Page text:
Keep a stiff upper lip when facing ill-health
People who can put on a brave face during adversity are better able to bounce back from illness, according to research conducted at Bangor University.
A positive outlook on life that fosters a sense of resilience could help you bounce back from the challenges of ill-health.
Research examining how people respond to the various challenges of the ageing
process, found that psychological resilience is the key for maintaining mental well-being when dealing with serious complaints such as arthritis, diabetes and heart conditions in later life.
The study of Britons aged 50 to 90 found that those with resilient personalities felt better despite their various aches and pains.
Unfortunately, this inner strength takes years to develop and cannot be turned on overnight, according to Dr Gill Windle who led the research at Bangor University’s Institute for Medical and Social Care Research, where she is a research fellow at the Dementia Services Development Centre Wales.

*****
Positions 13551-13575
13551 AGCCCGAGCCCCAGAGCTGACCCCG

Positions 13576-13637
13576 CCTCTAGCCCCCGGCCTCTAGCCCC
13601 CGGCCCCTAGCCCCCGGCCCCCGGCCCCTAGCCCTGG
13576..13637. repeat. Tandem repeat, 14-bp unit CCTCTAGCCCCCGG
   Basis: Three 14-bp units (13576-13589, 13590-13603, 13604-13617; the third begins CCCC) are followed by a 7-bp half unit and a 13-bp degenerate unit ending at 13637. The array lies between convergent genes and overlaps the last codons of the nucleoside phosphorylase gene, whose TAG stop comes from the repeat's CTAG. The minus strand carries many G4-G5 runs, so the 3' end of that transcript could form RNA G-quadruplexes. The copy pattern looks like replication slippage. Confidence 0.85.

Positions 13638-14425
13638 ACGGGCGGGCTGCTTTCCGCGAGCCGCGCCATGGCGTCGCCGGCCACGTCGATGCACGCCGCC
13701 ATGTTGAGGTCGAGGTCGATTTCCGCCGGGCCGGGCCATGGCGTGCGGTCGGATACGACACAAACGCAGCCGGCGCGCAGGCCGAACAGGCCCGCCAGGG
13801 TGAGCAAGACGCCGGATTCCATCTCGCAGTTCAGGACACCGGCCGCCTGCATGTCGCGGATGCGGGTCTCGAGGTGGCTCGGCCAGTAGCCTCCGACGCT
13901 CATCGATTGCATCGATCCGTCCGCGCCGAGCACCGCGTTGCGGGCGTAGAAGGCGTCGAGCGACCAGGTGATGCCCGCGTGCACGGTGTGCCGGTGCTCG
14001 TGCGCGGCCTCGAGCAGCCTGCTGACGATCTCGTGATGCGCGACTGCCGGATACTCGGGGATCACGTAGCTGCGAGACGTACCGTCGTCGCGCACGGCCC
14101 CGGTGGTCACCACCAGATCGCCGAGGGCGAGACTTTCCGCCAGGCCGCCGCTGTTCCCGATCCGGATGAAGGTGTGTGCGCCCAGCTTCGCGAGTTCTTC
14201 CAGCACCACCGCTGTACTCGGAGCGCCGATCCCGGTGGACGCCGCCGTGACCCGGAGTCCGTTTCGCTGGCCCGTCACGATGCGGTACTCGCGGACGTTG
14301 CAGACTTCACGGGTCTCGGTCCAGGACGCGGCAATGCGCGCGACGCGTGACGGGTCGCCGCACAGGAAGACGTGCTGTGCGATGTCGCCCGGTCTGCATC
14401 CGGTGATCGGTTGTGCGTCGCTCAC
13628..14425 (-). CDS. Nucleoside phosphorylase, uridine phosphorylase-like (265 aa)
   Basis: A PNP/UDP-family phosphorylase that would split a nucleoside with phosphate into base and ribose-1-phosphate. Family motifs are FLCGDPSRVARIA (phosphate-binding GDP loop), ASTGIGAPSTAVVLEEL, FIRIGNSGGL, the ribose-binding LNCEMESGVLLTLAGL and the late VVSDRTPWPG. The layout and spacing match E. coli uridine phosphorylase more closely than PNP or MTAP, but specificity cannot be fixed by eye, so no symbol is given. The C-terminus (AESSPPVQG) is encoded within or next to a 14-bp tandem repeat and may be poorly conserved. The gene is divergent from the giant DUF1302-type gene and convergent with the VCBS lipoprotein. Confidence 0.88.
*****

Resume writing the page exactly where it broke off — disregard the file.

She said: “Resilience is the key but it’s probably something which builds up over a lifetime – in some cases because of experiences in childhood.”
Older people are more likely to suffer poor health but tended not to grumble about it.
Other research has established that, with positive thinking, the body works faster and the healing processes become much more effective by easing the symptoms via placebos.
Dr Windle added: “Even though they may be suffering, older people are likely to say ‘Oh, I’m all right’.”
The research was reported in a paper: Living with ill-health in older age: the role of a resilient personality. Windle, G., Woods, B., & Markland, D.A. in the Journal of Happiness Studies, 11,763–777 (2010).
Publication date: 6 January 2011